Some man they described as good who spent most of his adult life in the city had passed, and as you all remember our undying love for the dead, the body of the son of the soil had been brought from the city to spend two night’s vigil as we ‘breath of him’ before we lower it to rest.
Yesterday was the second night. Since such nights are hardly passed with the quietness or sobriety with which some regions treat mourning periods, we did what the greater western Kenya loves best. We played loud music all night and danced to it while chanting the deceased’s titles, even if he had none.
That was the onset of our troubles. It should be noted that the village self – appointed children’s prefect, my other forever irritated uncle, had earned himself a no mean reputation of visiting (fully armed with a whip) those homesteads in which disco matanga played. His burden was to beat some sense into school children in his sustained attempts to disperse them to bed.
In his wisdom, disco matanga was for the adults, those who had made life provisions for themselves or better, who have given up altogether. And for his tiny cleansing act, our parents loved him. We, however, hated him to death and were forever looking forward to the day he’d be struck by some untreatable disease or the day he’d fall into some ditch, created to trap night runners – which they neatly dodge anyway, and break his legs.
Something must kill a man
Earlier, we had struggled with the thought of making it to the disco matanga for the second night in a row, our hearts partly troubled with the near possibility of running into whippy arms of that hated uncle and the fact that the next day was a school day.
But something must kill a man. Regardless, the heart must get what the heart wants. Plus, there was always that remote possibility that one may run into some Atoti jaber, a beautiful deep melanin curvaceous girl with a gap between her chalk – white teeth. She occasionally accompanied the music system owners, and who never knows, some lucky fellas had the night before ended up having the best night of their lives. It was very much worth the risk.
We had not told dad and definitely not our mum that we were headed for the murky night business. Who does that anyway? Does a thief gestures to the warden the bank he intends to rob next? It was 10 pm when we found the misty path to the pleasures of the night.
Now, this was something we had done several nights before, but when the day comes for you to be captured, your many endless petitions to the gods of fortune will prove as useless as the bibiyai report.
Apparently, some friend of my dad’s who hailed two villages away had arrived home later after we left for ‘sleep’. After sharing some hot tea and cracking jokes, dad had come into the sleepy simba to wake up his sons, gallant soldiers of war, to escort his friend to his home.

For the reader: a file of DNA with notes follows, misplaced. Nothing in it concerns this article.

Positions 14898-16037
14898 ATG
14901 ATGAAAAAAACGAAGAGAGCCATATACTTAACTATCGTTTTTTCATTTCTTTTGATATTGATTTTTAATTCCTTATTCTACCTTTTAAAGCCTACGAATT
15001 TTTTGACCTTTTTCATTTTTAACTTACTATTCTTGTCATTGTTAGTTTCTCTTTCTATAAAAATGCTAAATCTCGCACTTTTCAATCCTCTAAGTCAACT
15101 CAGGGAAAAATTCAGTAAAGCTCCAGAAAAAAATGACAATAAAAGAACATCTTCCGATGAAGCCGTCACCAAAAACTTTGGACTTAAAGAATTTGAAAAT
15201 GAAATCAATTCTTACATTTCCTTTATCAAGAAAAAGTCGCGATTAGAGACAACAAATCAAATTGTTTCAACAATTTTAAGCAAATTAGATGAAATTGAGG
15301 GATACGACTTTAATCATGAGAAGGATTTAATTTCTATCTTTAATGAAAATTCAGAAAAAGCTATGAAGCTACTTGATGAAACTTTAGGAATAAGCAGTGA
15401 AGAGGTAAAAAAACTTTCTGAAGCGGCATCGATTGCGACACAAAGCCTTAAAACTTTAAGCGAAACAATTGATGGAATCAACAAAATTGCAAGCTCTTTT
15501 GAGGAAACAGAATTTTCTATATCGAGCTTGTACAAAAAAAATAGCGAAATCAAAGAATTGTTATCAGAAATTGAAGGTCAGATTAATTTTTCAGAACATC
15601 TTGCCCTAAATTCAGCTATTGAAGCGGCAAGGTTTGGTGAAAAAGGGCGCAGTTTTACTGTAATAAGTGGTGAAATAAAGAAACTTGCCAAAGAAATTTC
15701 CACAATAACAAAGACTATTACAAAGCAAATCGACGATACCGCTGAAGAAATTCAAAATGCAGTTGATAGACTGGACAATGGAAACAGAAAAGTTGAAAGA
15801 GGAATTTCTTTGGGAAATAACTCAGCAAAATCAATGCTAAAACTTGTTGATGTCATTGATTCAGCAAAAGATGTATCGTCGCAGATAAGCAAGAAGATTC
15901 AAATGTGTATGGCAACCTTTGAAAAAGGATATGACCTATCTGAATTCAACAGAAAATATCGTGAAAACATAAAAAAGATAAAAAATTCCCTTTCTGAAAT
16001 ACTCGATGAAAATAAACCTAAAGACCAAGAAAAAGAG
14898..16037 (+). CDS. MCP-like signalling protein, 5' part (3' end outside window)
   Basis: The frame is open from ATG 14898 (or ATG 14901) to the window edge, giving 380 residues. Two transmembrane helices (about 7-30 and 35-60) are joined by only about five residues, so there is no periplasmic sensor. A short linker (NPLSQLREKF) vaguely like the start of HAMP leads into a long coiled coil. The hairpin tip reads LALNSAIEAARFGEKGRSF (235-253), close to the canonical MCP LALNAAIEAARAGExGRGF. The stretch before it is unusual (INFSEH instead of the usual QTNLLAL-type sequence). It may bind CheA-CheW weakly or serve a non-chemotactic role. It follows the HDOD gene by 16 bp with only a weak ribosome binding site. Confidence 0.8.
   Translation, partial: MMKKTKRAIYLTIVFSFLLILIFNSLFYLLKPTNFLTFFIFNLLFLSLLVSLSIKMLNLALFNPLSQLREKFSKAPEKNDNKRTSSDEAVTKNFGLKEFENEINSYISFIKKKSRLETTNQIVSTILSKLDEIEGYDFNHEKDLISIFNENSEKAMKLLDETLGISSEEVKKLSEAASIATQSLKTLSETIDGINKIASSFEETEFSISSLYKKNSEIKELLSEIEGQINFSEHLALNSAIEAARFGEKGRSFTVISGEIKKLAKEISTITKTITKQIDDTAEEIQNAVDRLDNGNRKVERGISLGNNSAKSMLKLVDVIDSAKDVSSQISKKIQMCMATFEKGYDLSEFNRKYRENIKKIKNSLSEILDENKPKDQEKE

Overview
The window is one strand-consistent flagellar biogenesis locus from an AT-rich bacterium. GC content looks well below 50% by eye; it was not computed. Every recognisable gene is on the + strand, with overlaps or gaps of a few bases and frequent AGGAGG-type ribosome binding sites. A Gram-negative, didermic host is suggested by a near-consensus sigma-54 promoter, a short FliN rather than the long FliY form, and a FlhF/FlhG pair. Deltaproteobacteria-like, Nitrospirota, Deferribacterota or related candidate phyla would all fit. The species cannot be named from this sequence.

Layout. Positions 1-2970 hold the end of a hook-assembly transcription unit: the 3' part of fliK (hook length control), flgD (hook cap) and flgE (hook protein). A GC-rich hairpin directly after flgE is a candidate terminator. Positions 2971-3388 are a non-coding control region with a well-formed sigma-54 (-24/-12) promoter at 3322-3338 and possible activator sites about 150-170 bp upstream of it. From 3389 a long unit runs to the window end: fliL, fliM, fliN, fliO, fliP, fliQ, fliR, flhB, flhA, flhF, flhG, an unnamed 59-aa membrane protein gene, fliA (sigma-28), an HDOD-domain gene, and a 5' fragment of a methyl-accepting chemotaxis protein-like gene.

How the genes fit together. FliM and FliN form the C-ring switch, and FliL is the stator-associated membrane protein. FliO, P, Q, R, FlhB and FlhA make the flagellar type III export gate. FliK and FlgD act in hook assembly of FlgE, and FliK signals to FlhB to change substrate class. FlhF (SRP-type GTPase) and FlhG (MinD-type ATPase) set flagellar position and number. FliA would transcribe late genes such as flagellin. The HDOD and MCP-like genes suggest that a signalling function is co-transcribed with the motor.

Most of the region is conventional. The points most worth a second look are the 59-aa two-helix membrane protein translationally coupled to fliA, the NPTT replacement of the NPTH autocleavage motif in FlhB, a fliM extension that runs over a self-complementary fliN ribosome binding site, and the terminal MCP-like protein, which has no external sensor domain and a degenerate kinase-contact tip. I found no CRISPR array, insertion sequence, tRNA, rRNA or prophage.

That’s where he discovered it, the deeply coated deception. He had knocked endlessly on the door that was neatly latched from the inside as one would do when they set to sleep. The only puzzle was that the sleepy occupants were unresponsive after the many knocks that he laced further with shouts of our names.
It was only after he came to the side of the only window to the simba that he fully grasped the full extent of the deception. It was slightly open, the window. He beamed his torch through the window and took a peep. He saw formed images of sleeping logs carefully covered with blankets, heads resting on pillows.
They must be dead asleep, he thought to himself. He reached out to his staff to tap a body or two. No response. He lifted the veil of a blanket, then another, then another. What he saw capped it all, bundles and bundles of magically assembled clothes framed as mannequins laid to rest.
He needed no further evidence to arouse him to the fact that he was raising conmen, soothsayers, and bandits who clearly were very high on their own supply. Poor old man. He took it upon himself to escort his friend. He possibly knew where the music was being played from, where his lost sons were busy wasting away, but he bothered not with us the rest of the night.
Come morning, after sneaking back into our simba at the first rays of the dawn, we greeted mum, took breakfast, and went to school: Innocent babes indeed! Throughout the day, mum and dad remained tight – lipped over last night’s affair.
Mum offered no hint of any impending expose. And nothing is bolder and stupid like a suspect unaware his ways have been discovered. We only came to terms with our double life when the book of Genesis moment happened. For sure, something must kill a man. For us, if we changed not, deception was going to be our highway to the grave.
The disco continued that night of Genesis, too, being the climax of it after the burial, but disgraced faces we slept. The Ahuja throbbing sound that oozed, just like the night before, alluring beats adoring some imaginary beauty doll Pamela Atoti and Agutu Nyowila became noises. Pure noises.
Not even Tony Nyadundo’s Ndoa ya Machozi could make us flinch. All over a sudden, there was some urgent need to flatten the curve of dishonesty and return us back into dad’s good graces.
***Dedicated to all those who look back to the sweet old days of goofing around and naughtiness and pause to thank God they never strayed too off the road***